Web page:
By Dennis Smith
Stop me if you’ve heard already this story.
It was 46 years ago this month that we moved to Colorado with our two small boys from a tiny mountain town in upstate New York and bought a little fixer-upper on what was then the extreme southwestern edge of Loveland. This was a two-bedroom farmhouse that had been moved in from out on the plains and plopped down on concrete blocks over a hand-dug, dirt-floor cellar housing a gas furnace and water heater. Twenty-four thousand bucks! Boy, those were the days.
Big cornfields swept away to the south and an old, concrete irrigation ditch rambled through the tall grove of cottonwoods on the west. There were owls, woodpeckers and magpies in the trees and muskrats in the ditch. Rodents, raccoons, foxes and rabbits left tracks through the underbrush and some nights we could hear coyotes howling. The boys loved it, as you might imagine.
I did too, but it was the Big Thompson Canyon and the headwater streams in nearby Rocky Mountain National Park that really intrigued me, and I wasted no time getting up there to see what it was like to fly fish the Rockies. I don’t recall the exact date, but I do remember exploring Fall River for the first time on a chilly, lightly-overcast day in April. Snow was receding from the lower slopes of the Mummy Range and lay melting in random patches between the rust-colored clumps of willow and alder thickets along the banks of the creek, but the high peaks were still capped in white. It was stunning and so completely different from the Catskills I grew up in that I was just kind of awestruck by the raw beauty of it all.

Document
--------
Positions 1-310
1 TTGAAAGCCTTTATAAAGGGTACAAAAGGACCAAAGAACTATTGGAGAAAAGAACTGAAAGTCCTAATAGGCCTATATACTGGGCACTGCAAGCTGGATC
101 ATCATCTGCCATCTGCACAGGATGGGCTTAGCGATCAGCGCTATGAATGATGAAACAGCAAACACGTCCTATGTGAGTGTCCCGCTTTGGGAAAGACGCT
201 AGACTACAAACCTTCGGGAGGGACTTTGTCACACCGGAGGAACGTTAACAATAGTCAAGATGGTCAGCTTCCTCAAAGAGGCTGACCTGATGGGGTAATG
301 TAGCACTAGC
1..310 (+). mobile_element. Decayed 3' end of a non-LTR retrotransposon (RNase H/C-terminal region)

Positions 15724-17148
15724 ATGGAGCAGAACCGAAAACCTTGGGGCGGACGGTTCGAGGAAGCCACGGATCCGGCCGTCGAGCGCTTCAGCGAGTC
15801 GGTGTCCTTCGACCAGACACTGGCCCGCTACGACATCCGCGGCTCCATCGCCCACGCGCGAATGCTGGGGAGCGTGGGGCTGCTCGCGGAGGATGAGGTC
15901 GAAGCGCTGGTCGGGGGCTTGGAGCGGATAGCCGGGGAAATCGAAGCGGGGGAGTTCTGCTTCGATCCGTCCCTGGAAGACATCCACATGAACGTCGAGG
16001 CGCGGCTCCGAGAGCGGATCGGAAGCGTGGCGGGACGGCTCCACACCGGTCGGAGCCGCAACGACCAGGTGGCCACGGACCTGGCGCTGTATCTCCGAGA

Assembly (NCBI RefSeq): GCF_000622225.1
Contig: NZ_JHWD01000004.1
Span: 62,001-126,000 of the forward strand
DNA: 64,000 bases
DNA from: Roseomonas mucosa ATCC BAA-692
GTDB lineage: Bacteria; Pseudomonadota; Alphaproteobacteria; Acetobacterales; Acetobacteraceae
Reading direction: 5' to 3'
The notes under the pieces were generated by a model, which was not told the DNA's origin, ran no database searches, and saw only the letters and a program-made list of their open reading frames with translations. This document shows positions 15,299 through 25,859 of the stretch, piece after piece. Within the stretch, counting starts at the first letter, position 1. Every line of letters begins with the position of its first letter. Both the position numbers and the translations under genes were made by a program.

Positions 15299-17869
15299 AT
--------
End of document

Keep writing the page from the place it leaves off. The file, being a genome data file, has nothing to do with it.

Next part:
And then there were the trout! Brookies. Stacked up in almost every hole, under the cutbanks, nymphing in the deep riffles, laying up against edges of the turn pools… and not another soul in sight. I was so taken with the scene I’d almost forgotten I’d come to fish.
I went back to the car, broke out my fly rod — a homemade fiberglass 7-footer — and tied on a wet fly of some sort. I also remember that CODOW (Colorado Division of Wildlife at that time) encouraged anglers to keep as many as 10 extra “bonus brook trout,” 8 inches or smaller, in addition to the regular daily limit of eight to help reduce stunting due to overpopulation. So I took a wicker creel with me, too. I caught a bunch, I promise you, but kept only a handful. After all, brook trout taste best when they’re so fresh they flip themselves into the pan and there’s no way we could eat 18 of them, even if they were little ones. Besides, I figured I could always come back and catch a few more if I wanted to, but that was 46 years ago.
Dennis Smith is a freelance outdoors writer and photographer whose work appears nationally. He lives in Loveland.